What Happens When Motorsport Meets The Olympics?

In Olympic Games

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Photo: Xavier Bonilla/NurPhoto (Getty Images)

The Olympic Games is, by every significant measure, the largest sporting event on the planet. Over three billion people around the world watched the most recent edition of the Summer Games in Tokyo. Understandably, usually once every four years, racing fans speculate and craft what-if scenarios on how motorsport could be incorporated into the modern Olympic program. Seeing the interest in the national team competition, the Fédération Internationale de l’Automobile (FIA) decided to create its own multi-discipline extravaganza three years ago with the most generic name imaginable, the FIA Motorsport Games.

The second edition of the FIA Motorsport Games is set to take place from October 26th until October 30th with Marseille, France as the host city. Most of the events will be contested at nearby Circuit Paul Ricard, home of the most-recent French Grand Prix. The first Games were held in 2019 in Rome, Italy. It was intended to be an annual event, but the pandemic forced its postponement of 2020 and 2021 events. Also unlike the almost three-week-long Olympic program, the Motorsport Games squeezes 17 different events into a five-day schedule.

The events range from esports, drifting and karting to rallying, TCR touring car racing and multi-class sports car racing. The headlining event of the FIA Motorsport Games is a two-hour, 30-minute endurance race featuring GT3 cars and LMP3 prototypes with each national team allowed to have a three-driver entry in each class. While the full entry list hasn’t been revealed, a few notable drivers are expected to compete for gold. Australia’s Matt Campbell and France’s Nicolas Lapierre, both 24 Hour of Le Mans class winners, are going to be racing for their countries.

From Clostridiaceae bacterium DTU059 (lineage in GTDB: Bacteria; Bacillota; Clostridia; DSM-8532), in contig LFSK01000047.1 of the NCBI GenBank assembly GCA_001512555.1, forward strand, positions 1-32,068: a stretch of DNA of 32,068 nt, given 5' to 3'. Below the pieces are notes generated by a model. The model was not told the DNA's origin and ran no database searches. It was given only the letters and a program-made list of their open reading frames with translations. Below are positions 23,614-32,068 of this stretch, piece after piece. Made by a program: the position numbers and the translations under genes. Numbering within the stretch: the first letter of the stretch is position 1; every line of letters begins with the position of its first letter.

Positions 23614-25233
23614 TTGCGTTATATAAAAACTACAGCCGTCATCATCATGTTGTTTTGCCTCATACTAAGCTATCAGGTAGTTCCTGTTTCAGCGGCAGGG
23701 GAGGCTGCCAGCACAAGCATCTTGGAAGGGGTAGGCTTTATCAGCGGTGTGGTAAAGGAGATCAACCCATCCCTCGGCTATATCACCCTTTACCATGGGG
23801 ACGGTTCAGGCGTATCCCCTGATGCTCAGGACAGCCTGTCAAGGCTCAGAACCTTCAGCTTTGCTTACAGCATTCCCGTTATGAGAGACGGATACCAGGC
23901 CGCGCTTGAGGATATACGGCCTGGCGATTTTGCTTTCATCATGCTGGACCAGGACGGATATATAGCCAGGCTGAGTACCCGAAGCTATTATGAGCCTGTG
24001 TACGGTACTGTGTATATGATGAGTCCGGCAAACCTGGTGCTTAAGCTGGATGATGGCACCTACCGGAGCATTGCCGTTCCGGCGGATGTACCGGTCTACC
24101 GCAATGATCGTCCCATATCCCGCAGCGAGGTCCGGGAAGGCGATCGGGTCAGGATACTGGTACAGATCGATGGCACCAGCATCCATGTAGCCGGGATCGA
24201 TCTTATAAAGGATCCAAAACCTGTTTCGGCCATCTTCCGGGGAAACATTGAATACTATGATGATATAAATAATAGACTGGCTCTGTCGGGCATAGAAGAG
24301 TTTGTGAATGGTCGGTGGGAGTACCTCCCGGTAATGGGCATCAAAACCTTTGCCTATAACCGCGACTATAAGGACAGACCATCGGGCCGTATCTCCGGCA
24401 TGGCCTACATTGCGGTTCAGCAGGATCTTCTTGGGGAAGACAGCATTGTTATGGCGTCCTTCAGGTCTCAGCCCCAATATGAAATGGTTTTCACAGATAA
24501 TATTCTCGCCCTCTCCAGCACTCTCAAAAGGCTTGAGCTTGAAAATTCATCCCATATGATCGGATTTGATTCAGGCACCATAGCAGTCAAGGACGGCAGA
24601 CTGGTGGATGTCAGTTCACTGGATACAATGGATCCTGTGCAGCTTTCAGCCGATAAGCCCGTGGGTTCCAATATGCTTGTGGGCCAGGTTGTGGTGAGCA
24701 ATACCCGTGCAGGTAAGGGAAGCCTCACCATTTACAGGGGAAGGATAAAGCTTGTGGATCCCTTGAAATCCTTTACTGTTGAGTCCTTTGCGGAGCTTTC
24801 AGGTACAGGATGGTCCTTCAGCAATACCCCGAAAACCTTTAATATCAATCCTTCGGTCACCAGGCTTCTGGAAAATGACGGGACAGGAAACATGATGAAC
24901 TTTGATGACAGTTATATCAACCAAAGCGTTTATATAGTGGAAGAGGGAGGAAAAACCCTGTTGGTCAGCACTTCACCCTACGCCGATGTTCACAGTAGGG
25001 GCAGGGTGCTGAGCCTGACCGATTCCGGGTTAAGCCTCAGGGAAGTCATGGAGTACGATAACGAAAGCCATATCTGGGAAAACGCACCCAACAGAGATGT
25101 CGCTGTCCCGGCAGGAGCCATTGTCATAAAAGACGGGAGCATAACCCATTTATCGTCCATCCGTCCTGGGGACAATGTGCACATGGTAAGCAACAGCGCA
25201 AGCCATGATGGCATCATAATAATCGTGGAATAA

Image for article titled What Happens When Motorsport Meets The Olympics?

Photo: Xavier Bonilla/NurPhoto (Getty Images)

Despite Formula 1 being the most popular racing series on the planet, the FIA Motorsport Games only features only one single-seater category. The Games’ Formula 4 discipline heavily restricts driver eligibility to showcase young talents from national F4 championships. Drivers in the F4 event cannot have more than two seasons of F4 experience and cannot have competed in single-seater competitions higher than F4.

The FIA Motorsport Games aims to showcase the full breadth of what international motorsport has to offer to compensate for the lack of star power willing or available to participate. However, I still don’t think that the racing on offer is a big enough draw for the average viewer. People want to see drivers like Lewis Hamilton or Chase Elliott competing on national teams. Anything else makes the FIA Motorsport Games a second-rate occasion.

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